After eight years of international footballers exile, Pakistan women players are positive about the chance to compete in an international championship.

It’s 42 degrees Celsius in Islamabad the capital of Pakistan as well Karishma Ali is working for two hours in a row.

However, the scorching heat isn’t making her feel miserable. She must take four breaks to drink water and still perform her routine. Ali 25 is from Pakistan’s picturesque mountains of Chitral located in Khyber Pakhtunkhwa province, bordering Afghanistan. She was the persona of Pakistan and the country’s sport scene in the year 2003 in the year Forbes included her on the list of 30 under 30..

In just 2 months Ali will finally have the opportunity to wear Pakistan’s national flag that she’s always wanted to do and represent her country at the South Asian Football Federation (SAFF) Championship, scheduled to be held in Nepal from September 6 to 19.

“There is no greater honor than being a national representative in any sports event,” she says. “And I’m no different. I’ve been working all through the year without knowing what the future holds So I’m really happy.”

Participation in the tournament was possible because the world’s governing body for sports, FIFA, lifted a 15-month ban that was imposed on the country in early March which made the women’s squad the first beneficiary.

Umaid Wasim, sport’s editor for Dawn, Pakistan’s English newspaper Dawn In the days before the country was barred by FIFA in the past, there was just women’s soccer played within the nation. “It’s fitting that now that soccer is returning, but it’s best for the women’s team that gets the first shot,” he says.

Wasim says that the women’s squad has been through a lot as they’ve not played since the last eight years. “So returning to full strength and the team’s presence at the SAFF championships is very significant for the women.”

For Nepal, Pakistan women’s team will compete at the beginning of the year for the first time at any international event since 2014.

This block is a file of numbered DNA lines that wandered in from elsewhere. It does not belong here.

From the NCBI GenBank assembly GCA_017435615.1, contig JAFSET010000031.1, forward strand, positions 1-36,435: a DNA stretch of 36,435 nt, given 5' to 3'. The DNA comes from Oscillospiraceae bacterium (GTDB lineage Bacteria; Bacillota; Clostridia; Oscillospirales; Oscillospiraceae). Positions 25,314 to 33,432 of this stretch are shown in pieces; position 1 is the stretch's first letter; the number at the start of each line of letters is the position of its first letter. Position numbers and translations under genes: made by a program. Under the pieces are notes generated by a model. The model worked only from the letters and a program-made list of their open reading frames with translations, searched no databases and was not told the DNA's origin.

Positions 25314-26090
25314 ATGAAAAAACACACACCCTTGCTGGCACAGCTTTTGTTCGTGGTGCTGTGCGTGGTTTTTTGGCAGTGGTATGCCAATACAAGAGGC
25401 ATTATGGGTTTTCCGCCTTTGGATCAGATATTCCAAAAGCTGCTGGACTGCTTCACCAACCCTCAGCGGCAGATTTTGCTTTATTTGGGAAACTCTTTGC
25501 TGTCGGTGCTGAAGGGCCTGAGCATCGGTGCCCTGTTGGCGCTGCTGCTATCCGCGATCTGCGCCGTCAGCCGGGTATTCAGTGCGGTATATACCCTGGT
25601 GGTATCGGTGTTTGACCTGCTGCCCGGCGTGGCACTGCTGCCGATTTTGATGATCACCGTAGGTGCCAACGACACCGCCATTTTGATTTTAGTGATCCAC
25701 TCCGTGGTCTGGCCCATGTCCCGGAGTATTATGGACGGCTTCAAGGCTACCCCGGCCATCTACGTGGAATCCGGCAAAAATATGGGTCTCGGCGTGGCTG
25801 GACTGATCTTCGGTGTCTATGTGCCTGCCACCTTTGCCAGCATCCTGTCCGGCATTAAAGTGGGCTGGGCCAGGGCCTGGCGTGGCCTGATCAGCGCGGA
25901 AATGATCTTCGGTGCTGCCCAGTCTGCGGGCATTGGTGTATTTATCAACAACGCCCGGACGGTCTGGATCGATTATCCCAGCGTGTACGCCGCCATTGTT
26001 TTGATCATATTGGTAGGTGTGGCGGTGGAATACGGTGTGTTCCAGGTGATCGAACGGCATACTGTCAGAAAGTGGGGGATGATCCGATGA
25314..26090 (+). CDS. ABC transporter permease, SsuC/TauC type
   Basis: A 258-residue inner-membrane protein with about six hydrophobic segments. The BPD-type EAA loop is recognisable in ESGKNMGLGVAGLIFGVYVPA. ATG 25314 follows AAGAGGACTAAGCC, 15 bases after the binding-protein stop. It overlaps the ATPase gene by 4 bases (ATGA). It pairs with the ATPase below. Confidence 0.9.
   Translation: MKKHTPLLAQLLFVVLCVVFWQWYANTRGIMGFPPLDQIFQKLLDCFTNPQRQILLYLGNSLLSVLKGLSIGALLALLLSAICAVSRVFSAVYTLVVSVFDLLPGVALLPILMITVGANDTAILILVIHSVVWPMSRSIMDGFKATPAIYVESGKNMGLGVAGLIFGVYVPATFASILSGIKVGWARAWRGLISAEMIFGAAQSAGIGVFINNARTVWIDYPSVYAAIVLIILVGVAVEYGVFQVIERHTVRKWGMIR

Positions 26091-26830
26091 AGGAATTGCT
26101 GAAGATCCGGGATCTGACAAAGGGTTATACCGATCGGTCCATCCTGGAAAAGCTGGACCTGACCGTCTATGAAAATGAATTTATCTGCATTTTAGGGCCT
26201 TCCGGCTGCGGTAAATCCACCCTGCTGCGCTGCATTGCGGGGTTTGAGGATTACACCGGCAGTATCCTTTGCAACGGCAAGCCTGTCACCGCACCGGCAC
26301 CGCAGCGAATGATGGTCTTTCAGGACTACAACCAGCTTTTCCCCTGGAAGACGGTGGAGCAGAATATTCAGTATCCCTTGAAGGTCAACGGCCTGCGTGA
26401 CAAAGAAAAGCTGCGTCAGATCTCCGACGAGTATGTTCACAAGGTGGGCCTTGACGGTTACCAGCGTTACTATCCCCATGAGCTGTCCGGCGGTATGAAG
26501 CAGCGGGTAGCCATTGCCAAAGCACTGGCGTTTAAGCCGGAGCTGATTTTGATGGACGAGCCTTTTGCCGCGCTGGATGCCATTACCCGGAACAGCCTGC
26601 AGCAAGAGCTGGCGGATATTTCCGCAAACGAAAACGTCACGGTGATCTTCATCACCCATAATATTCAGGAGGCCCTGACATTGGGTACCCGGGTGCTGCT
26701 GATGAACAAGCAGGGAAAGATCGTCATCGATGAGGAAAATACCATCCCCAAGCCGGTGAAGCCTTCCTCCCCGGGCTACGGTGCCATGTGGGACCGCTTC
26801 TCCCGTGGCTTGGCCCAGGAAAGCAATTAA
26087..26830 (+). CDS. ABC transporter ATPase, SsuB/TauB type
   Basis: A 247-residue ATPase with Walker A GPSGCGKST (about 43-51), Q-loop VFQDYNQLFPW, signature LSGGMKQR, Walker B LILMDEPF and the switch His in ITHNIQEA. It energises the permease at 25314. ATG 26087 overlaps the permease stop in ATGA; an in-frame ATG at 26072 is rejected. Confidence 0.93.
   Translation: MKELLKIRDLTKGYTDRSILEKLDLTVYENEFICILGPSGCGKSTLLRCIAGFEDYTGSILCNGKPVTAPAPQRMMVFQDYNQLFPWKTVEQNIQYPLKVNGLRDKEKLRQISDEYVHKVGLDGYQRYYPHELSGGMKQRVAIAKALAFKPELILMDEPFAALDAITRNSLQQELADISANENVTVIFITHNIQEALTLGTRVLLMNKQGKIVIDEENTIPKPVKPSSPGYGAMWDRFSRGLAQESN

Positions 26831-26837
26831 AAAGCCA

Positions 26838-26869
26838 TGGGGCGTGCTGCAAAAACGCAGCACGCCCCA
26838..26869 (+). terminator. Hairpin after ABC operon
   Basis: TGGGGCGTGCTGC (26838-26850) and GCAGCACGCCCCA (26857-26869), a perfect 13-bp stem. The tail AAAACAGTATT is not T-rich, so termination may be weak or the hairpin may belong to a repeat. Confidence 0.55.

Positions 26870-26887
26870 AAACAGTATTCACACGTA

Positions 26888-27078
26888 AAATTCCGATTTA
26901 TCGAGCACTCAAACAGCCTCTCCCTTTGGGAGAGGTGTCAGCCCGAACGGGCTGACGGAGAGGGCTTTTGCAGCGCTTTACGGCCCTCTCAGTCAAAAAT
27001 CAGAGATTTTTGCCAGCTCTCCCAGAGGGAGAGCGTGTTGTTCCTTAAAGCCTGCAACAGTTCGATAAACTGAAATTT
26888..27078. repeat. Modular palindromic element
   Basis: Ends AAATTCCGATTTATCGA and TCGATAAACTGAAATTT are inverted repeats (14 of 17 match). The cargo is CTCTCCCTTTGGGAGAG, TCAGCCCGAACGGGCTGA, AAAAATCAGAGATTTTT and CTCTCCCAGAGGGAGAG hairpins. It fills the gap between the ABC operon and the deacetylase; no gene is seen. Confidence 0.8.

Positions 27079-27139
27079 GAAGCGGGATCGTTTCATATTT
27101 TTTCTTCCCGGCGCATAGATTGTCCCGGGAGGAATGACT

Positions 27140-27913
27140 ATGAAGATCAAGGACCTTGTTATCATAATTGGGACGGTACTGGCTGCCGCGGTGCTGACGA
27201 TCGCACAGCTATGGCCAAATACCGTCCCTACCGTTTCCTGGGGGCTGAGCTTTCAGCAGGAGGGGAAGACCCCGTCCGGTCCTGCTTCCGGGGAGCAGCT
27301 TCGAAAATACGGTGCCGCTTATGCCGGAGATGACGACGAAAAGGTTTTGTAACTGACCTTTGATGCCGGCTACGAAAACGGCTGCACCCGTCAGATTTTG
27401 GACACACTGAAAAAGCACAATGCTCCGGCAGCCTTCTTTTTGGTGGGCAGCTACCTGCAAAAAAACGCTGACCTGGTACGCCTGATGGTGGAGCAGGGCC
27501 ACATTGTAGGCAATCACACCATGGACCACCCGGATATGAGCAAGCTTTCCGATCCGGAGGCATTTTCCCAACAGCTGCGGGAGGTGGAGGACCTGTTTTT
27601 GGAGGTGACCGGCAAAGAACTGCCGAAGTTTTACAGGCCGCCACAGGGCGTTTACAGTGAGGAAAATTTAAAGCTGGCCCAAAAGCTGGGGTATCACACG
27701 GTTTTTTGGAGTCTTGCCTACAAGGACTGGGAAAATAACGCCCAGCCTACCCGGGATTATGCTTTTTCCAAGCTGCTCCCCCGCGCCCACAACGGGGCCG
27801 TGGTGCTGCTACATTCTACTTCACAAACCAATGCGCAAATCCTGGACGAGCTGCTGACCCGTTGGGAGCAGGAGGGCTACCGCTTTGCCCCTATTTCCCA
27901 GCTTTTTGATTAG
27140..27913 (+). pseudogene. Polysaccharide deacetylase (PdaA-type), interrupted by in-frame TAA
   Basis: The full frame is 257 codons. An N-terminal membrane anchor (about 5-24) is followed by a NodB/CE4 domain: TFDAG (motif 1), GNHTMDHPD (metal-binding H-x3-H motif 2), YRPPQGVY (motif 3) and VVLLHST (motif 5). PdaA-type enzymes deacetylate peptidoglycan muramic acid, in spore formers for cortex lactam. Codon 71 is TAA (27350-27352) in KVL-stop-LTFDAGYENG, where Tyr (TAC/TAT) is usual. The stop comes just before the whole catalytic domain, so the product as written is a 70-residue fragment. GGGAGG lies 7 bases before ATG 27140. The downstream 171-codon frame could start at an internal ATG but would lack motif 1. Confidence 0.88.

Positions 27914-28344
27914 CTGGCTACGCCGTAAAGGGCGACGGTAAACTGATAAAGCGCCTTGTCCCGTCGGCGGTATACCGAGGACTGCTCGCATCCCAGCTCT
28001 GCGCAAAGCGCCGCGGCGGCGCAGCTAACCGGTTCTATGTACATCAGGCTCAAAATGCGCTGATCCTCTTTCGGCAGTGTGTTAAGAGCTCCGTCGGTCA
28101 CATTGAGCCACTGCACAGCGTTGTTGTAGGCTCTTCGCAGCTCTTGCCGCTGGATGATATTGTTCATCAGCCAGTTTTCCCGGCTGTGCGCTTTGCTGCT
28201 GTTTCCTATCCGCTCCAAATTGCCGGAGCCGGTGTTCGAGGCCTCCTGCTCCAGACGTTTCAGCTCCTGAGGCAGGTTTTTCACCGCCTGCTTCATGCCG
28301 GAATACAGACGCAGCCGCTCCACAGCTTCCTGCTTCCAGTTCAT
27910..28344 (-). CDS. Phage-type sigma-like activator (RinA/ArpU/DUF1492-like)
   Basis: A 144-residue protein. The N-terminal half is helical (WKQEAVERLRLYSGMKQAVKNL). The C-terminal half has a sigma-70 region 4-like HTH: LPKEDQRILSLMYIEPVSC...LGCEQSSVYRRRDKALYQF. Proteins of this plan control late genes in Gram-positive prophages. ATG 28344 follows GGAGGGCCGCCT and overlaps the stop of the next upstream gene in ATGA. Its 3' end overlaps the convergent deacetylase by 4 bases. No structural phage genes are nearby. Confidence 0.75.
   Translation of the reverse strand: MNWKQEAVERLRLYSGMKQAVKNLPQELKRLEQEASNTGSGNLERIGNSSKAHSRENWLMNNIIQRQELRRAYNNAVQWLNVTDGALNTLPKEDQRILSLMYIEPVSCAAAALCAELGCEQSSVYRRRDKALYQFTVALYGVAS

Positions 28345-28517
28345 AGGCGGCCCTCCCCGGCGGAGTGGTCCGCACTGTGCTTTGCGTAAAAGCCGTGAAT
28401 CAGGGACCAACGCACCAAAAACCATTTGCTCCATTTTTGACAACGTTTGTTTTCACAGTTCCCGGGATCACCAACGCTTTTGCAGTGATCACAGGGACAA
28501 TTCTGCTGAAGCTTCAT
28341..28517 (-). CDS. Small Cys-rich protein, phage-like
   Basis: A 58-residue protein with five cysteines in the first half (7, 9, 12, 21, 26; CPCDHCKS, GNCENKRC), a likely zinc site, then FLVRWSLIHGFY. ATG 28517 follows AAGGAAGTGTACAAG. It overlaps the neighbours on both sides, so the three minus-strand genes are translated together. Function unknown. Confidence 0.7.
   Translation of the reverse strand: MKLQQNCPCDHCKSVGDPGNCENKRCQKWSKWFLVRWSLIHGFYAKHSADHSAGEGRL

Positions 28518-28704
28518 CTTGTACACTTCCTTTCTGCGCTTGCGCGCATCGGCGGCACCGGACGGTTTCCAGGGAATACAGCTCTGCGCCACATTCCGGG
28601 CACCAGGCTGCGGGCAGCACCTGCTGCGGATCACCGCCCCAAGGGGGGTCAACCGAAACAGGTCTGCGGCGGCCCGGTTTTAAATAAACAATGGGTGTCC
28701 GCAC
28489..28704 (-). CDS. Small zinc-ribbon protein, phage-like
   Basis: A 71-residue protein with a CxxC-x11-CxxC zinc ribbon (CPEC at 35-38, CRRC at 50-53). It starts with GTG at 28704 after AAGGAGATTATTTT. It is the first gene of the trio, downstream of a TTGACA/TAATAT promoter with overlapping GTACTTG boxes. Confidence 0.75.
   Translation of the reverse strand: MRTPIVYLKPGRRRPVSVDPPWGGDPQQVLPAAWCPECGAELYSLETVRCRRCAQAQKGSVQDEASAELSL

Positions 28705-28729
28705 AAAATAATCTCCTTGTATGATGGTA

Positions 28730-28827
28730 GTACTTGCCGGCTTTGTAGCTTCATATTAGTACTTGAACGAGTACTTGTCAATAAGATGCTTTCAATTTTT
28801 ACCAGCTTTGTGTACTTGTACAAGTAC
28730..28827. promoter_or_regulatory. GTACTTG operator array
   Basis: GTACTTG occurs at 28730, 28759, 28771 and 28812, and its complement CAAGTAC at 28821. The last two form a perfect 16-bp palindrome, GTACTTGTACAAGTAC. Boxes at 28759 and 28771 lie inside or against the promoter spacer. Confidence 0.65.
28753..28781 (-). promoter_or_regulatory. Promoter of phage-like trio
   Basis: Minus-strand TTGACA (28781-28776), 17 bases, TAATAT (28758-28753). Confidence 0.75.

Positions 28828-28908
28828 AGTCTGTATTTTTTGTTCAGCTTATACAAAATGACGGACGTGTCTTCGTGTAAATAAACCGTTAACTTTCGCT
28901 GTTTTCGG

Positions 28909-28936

Wasim But, Wasim is quick to warn that the outcome — how the team is playing in the end, is irrelevant. “Performance isn’t important here. The main thing is returning the team to the field is the most important thing.”

In spite of the odds

In Islamabad in Pakistan, where Ali is a trainer She is the sole female among two dozen males.

“I am in love with it. It has given me plenty of challenges. It has created a mindset in me , where I believe I must challenge myself to the limit. This gives me a new degree of endurance and assists me in developing a new kind of game,” she says.

However, it’s never been so smooth for her.

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“People in other countries tend to ignore the fact that the sport of football played on the field in Pakistan for women has an entirely different set of challenges,” she says. “The cultural differences are distinct.”

But, as women participating in the sport have become an everyday sight in clubs and parks and clubs, the general public, too, are starting to embrace it. So much that numerous families have begun to cheer on their daughters while they play.

A countrywide one-month National Women’s Championship organised by the Pakistan Football Federation (PFF) in the year 2000 is a testimony to this. Hundreds of women from various areas of Pakistan were involved as representatives of their respective clubs and cities.

Although the tournament was cancelled due to a conflict within the PFF–a situation that eventually caused an exclusion of Pakistan football by FIFA — it was still viewed as an enormous leap in promoting the sport to women.

Ali the founder of Chitral Women’s Sports Club in 2016 and is thrilled to witness this positive change as she was not given these opportunities as a child.

“Women need to give up more than men to participate in the sport in Pakistan. It was truly uplifting to see athletes from all over Gilgit-Baltistan up to Hazara and Karachi compete in the tournament,” she says.

Ali was once close to being a member of the Pakistani national team. The year 2018 saw her picked to participate in the national camp however, it didn’t happen.

She claims she is doing her best and will continue to work hard. “I will be 100% committed in the event that I am able to sport that Pakistani jersey. Should it not happen, I’ll show my support for the girls in the seats.”


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